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Far Trom The Crowds


In most cases, when visitors arrive for a ski holiday in the region, they take a left turn in Le Châble, twisting their way up the mountain to the lively hub of Verbier. Some intrepid travellers will choose an alternative landing place in the Val de Bagnes, and with that, a different and equally satisfying experience. Maev Cox explores one such destination, the village of Lourtier, and uncovers a local gem.

Aux pieds du Pleureur (a g.) et de la Ruinette encore ensoleilles, le hameau de la Montau frissone dans le Val de Bagnes; image High Dynamic Range constituee a l aide de 7 images numeriques exposees differement
Aux pieds du Pleureur (a g.) et de la Ruinette encore ensoleilles, le hameau de la Montau frissone dans le Val de Bagnes; image High Dynamic Range constituee a l aide de 7 images numeriques exposees differement

The ultimate playground for mountain lovers, Verbier offers some of the world’s most expensive and luxurious accommodation and, of course, a thriving nightlife. Verbier is, for many, the ‘place to be’. However, only a short drive away, visitors can experience a totally different holiday, while still enjoying everything that Verbier and the surrounding area has to offer. On the outer edge of the tranquil village of Loutier, along the winding Route de Mauvoisin, sits an historic building that is home to the Hotel & Spa Vallée. On a cold autumn morning after this year’s first early snowfall, I met with Nancy Pellissier, daughter of the hotel’s owners Jean-Marc and Patricia Pellissier, to find out a little more about this rather special generations-old operation.

“The business has been in the family since 1954 when my mother’s parents, the Michellods’, took over the existing restaurant. Several years later, they bought the building and began running the hotel too. In 1994, my parents took over, trading their house in Loutier with their retiring parents, and my family moved in.” Since then, the hotel has been a labour of love for Jean-Marc and Patricia, who have raised three children and worked tirelessly to grow and renovate their business, evolving with the times, while maintaining a strong sense of traditional hospitality.

Pellissiers 2“When we were kids involved in ski racing, my dad would wake up at 5am on weekends to prepare breakfast before the guests woke, then take us to races in different Swiss ski resorts while my mum was holding the fort all day long at the hotel. Dad would come back at night for dinner service, after a day of carrying our ski gear around, and cook and serve guests along with my mum,” Nancy tells me. “It was just normal to us, but now we see the sacrifices they made and how hard they have worked.”

Two years ago, Jean-Marc introduced a wellness centre at the base of the building. The elegant spa facility includes an outdoor hot tub with views across the valley, a sauna and hammam, and a therapy room for massages and treatments. Guests of the hotel can indulge weary muscles after a hard day of skiing or biking, but the facilities are available for drop-in guests.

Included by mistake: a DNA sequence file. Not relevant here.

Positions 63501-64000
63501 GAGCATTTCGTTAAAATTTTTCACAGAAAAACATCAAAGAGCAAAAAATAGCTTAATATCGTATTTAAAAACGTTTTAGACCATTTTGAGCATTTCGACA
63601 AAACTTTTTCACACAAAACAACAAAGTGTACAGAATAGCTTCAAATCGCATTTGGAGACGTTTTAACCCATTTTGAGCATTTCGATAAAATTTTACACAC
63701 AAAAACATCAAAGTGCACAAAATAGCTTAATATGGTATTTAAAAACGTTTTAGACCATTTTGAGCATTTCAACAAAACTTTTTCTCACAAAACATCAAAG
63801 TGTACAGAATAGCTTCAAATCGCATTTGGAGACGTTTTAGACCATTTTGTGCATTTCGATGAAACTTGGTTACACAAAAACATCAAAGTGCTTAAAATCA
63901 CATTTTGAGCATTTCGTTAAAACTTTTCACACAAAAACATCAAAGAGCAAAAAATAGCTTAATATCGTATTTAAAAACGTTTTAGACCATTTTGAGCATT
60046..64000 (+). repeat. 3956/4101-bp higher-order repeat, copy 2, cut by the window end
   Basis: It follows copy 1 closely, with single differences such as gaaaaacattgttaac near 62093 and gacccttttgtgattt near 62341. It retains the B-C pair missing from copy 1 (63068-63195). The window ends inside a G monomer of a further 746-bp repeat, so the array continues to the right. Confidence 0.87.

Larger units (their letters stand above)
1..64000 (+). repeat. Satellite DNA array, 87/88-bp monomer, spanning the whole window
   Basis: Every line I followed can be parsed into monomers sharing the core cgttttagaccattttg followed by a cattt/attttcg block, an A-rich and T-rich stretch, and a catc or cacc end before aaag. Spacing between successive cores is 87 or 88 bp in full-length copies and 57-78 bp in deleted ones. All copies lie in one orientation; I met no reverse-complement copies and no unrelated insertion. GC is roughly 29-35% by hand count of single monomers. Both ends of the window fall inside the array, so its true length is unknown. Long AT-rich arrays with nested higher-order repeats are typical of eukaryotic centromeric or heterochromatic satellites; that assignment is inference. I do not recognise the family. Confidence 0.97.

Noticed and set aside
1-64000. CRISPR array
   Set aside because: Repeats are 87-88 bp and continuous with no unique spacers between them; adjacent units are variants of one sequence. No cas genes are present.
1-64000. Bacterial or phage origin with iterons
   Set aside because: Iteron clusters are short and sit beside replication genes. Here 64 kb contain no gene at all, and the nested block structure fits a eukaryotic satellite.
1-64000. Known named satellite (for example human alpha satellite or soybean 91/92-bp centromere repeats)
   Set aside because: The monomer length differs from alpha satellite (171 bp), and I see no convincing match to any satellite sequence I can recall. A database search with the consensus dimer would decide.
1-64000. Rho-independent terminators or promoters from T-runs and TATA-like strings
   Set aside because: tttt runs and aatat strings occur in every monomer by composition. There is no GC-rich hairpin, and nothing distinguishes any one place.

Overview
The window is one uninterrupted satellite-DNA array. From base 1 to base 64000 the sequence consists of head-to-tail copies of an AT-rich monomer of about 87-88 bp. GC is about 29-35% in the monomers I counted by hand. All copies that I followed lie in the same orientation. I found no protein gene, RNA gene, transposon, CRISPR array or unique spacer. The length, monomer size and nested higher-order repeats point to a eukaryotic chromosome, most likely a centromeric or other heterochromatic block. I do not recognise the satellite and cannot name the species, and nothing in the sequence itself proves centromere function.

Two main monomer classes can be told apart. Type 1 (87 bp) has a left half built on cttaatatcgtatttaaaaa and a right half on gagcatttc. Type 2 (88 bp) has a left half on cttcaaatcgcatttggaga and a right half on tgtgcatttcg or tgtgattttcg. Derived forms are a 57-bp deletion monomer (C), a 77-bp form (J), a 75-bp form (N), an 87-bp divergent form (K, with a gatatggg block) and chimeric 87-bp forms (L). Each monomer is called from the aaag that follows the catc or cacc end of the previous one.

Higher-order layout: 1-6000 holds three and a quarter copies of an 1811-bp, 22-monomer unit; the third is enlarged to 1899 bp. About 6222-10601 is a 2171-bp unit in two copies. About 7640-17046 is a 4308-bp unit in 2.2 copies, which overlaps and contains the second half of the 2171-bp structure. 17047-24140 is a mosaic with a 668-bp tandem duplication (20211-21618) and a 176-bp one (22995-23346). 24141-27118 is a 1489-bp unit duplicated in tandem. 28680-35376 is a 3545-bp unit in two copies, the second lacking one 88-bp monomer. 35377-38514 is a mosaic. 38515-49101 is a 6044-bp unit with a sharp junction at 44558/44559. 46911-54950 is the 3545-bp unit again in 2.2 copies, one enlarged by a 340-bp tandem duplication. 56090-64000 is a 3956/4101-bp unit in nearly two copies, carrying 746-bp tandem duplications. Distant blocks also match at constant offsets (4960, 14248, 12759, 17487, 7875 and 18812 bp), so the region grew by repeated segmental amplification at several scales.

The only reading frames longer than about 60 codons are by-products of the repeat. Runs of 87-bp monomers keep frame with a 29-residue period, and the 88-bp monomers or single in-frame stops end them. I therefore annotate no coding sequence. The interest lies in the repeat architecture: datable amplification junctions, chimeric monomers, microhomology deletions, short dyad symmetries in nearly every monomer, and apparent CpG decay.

jacuzzi_hélico-5It is the off-season when I visit so the hotel is closed to guests but there is a quiet hum of activity within as repairs are made, a deep clean is underway, and Patricia and her 82-year-old mother Denise are engaged in an intensive bottling and jamming process, ensuring that many of the vegetables and fruits grown in the hotel’s large garden are preserved and used in service through the winter.

Jean-Marc is in charge of the cooking, the menu promises hearty Swiss flavours such as La Potence (meat that is flambéed in cognac and served with five sauces), fondue and raclette

In the height of winter, between February and April, Nancy tells me that the dining room swarms with life. It is a popular lunch spot for heli-ski guides and their clients (the hotel has its own heli-pad), as well as local workers and I can easily picture a restaurant filled with ruddy-faced skiers warming up and filling up on Jean-Marc’s comfort food. The hotel is run by a small team of which Denise Michellod, the matriarch, is still very much a part. “She’s been working all her life and she’s got no plans to stop” Nancy tells me.

Hotel_La_Vallee-21It feels like a secret offering, a little surprise in the heart of Bagnes country, but really this family-run hotel and restaurant is a faithful and much-loved institution for the many locals and tourists who frequent it. It offers guests an opportunity to experience a holiday that is truly relaxing and authentic, away from the hustle and bustle of Verbier, but still within striking distance. “We have clients who came as children when my grandparents were running the hotel,” says Nancy, “now they come back as adults with their own kids. They tell us stories about those days and it keeps the history of the hotel alive.”

From Le Châble to Bruson, Versegères to Lourtier and beyond, dig a little deeper and you’ll find that the Val de Bagnes is peppered with a choice of unique holiday destinations, each boasting their own treasures, and all worthy of exploration.